Go to any news website right now and you will see at least one article on terrorism against the west – in particular, ISIS and the religious war that is raging in the Middle East. The new current trend, however, is the moral panic over young people who are allegedly being ‘seduced’ by ISIS and becoming active participants in this war.
Charles Krinsky gives us a succint definition of moral panic, describing it as “an episode, often triggered by alarming media stories and reinforced by reactive laws and public policy, of exaggerated or misdirected public concern, anxiety, fear, or anger over a perceived threat to social order.” So, essentially, any controversial or awe-inspiring news story can be picked up and help whip the masses into a frenzy. Titles such as “Fresh-faced westerners are being lulled into terrorism by ISIS propaganda” (here) are perfect examples of how a controversial topic and snappy title can create a moral panic.
“Rousing public fears” (Krinsky 2013) means big business for media outlets and combining the already heightened fear the mass audience has with terrorism in the wake of the 9/11 attacks (Baran 2008) with the vulnerability of children, children who are deemed ‘ours’ with such tags as ‘western’, will definitely rouse that public fear. This anxiety becomes misdirected when the media manipulates the story in a way that exaggerates the facts of the story to create interest in a story that, if just the facts were displayed, may not be as interesting.
I am not in any way trying to downplay or discredit these news stories, I believe it is in the public’s interest that such reports are accessible, it is the language and imagery used that draw the red flags. The blatant appeal to the audience’s emotions and very protective nature we have regarding children (Beder 1998) will, if the stories continue at a high volume, create a form of moral panic. Take, for example, this image –
Published on major news websites, including The Daily Mail UK and The New York Daily News, this photograph – taken as a screenshot from an Al Qaeda Training video – was meant to shock audiences into a response. Scholars have argued, however, that this large-scale response can actually work in favor of the large terrorist organizations who actively want to incite fear in the western media. “for terrorists, the media functions as a tool to shrink the power asymmetry between them and the entity they fight against in an actual and ideological warfare, create an atmosphere of fear and suspicion, legitimize their acts, and reach greater audiences.” (Bilgen 2012).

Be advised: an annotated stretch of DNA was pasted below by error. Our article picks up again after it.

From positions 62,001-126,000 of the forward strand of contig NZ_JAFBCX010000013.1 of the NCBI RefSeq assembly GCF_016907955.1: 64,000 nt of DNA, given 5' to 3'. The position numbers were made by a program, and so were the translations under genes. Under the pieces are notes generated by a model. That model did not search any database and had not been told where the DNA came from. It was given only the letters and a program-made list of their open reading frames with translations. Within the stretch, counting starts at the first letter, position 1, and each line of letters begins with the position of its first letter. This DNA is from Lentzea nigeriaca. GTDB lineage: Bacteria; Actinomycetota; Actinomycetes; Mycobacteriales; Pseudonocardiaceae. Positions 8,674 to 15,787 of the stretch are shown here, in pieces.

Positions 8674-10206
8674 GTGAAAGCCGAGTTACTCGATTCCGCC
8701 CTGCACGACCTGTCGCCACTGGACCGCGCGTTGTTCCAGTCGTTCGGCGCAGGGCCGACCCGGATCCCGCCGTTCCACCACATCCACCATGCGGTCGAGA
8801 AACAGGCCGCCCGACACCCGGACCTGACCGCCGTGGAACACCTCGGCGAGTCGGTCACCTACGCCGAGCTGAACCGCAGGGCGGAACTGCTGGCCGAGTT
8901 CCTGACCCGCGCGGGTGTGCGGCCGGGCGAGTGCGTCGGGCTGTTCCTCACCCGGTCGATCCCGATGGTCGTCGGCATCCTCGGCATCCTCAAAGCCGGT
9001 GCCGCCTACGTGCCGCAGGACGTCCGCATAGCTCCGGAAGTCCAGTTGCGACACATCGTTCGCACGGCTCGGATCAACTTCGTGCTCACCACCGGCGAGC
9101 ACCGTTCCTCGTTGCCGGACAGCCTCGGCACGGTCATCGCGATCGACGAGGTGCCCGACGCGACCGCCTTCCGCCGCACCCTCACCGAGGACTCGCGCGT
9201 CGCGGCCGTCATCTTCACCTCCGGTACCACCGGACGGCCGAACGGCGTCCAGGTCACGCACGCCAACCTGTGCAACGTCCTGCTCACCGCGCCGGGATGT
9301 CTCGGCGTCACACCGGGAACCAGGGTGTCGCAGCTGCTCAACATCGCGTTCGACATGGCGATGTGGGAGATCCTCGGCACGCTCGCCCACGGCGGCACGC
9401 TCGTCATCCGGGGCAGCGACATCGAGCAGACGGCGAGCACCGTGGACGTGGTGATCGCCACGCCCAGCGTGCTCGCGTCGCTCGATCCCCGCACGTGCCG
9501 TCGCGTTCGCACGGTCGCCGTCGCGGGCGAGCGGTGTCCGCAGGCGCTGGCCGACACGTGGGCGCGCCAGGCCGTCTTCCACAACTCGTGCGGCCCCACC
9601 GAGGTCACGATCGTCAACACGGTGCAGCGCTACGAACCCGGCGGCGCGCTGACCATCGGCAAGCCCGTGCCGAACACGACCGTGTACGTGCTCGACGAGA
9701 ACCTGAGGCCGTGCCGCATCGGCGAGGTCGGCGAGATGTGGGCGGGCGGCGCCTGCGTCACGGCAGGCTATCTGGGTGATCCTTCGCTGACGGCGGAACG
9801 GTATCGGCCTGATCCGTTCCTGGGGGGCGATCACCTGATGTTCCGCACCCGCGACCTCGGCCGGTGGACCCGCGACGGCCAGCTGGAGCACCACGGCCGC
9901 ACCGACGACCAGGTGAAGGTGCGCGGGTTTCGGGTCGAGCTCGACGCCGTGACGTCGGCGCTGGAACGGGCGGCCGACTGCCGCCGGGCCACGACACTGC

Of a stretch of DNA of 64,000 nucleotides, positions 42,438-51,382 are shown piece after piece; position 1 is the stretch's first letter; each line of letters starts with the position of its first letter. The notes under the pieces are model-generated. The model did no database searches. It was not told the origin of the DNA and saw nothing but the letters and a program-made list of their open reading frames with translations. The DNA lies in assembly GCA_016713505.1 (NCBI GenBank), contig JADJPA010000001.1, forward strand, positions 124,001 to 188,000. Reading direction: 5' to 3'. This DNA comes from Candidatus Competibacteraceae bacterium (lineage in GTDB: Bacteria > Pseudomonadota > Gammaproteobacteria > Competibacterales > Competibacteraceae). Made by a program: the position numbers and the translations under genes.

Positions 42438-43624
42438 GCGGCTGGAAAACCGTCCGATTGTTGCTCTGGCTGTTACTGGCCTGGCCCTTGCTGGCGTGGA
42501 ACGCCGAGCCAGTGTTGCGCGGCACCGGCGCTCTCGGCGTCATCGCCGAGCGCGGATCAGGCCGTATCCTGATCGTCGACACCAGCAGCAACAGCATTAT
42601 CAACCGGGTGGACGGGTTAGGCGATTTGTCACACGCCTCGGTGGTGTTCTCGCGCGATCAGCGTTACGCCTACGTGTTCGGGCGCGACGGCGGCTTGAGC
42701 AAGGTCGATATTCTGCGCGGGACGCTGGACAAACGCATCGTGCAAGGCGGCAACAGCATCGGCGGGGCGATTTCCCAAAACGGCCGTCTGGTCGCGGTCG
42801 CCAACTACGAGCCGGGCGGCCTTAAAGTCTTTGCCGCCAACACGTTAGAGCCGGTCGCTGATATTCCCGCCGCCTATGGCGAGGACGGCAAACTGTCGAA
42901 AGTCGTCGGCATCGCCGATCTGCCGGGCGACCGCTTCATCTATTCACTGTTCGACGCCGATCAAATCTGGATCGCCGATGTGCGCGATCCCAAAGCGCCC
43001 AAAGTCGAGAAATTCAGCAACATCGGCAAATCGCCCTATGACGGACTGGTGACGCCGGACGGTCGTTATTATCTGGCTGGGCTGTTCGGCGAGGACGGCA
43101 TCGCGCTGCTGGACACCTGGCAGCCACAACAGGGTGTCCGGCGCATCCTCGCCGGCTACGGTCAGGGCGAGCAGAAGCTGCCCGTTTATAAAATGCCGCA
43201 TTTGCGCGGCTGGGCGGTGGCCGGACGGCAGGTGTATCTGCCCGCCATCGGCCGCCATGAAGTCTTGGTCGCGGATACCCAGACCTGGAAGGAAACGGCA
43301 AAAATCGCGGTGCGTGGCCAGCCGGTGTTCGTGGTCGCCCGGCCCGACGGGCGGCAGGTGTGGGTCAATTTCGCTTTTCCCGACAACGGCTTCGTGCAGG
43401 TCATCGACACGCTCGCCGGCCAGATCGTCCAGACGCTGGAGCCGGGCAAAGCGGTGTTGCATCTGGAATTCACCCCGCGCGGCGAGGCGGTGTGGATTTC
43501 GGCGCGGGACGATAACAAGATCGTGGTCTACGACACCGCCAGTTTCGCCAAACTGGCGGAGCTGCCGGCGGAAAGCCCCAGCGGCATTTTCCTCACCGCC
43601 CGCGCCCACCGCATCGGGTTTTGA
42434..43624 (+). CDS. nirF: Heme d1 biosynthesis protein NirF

Moral panic is not just a cultural phenomena, it is a powerful tool that can help sell newspapers, spread false information and give massive amounts of attention to causes and events that may not deserve such magnification.
Baran J 2008, ‘Terrorism and the Mass Media after Al Qaeda: A Change of Course?’, Review, <http://www.review.upeace.org/index.cfm?opcion=0&ejemplar=7&entrada=63>, Accessed: 19/04/15.
Bilgen A, ‘Terrorism and the Media: A Dangerous Symbiosis‘, E-International Relations Students, July 22 2012, <http://www.e-ir.info/2012/07/22/terrorism-and-the-media-a-dangerous-symbiosis/> Accessed: 19/04/15
Beder S, ‘A Community View’, Caring for Children in the Media Age, Papers from a national conference, edited by John Squires and Tracy Newlands, New College Institute for Values Research, Sydney, 1998, pp. 101-111.
Krinsky, C 2013, ‘The Moral Panic Concept’, Introduction, pp.1. Available from: <https://www.ashgate.com/pdf/SamplePages/Ashgate-Research-Companion-to-Moral-Panics-Intro.pdf> > Accessed: 19/0415.
Author Unknown 2015, Fresh-faced westerners are being lulled into terrorism by ISIS propaganda, News.com.au, March 13 2015, <http://www.news.com.au/national/fresh-faced-westerners-are-being-lulled-into-terrorism-by-isis-propaganda/story-fncynjr2-1227261538227> Accessed: 19/04/15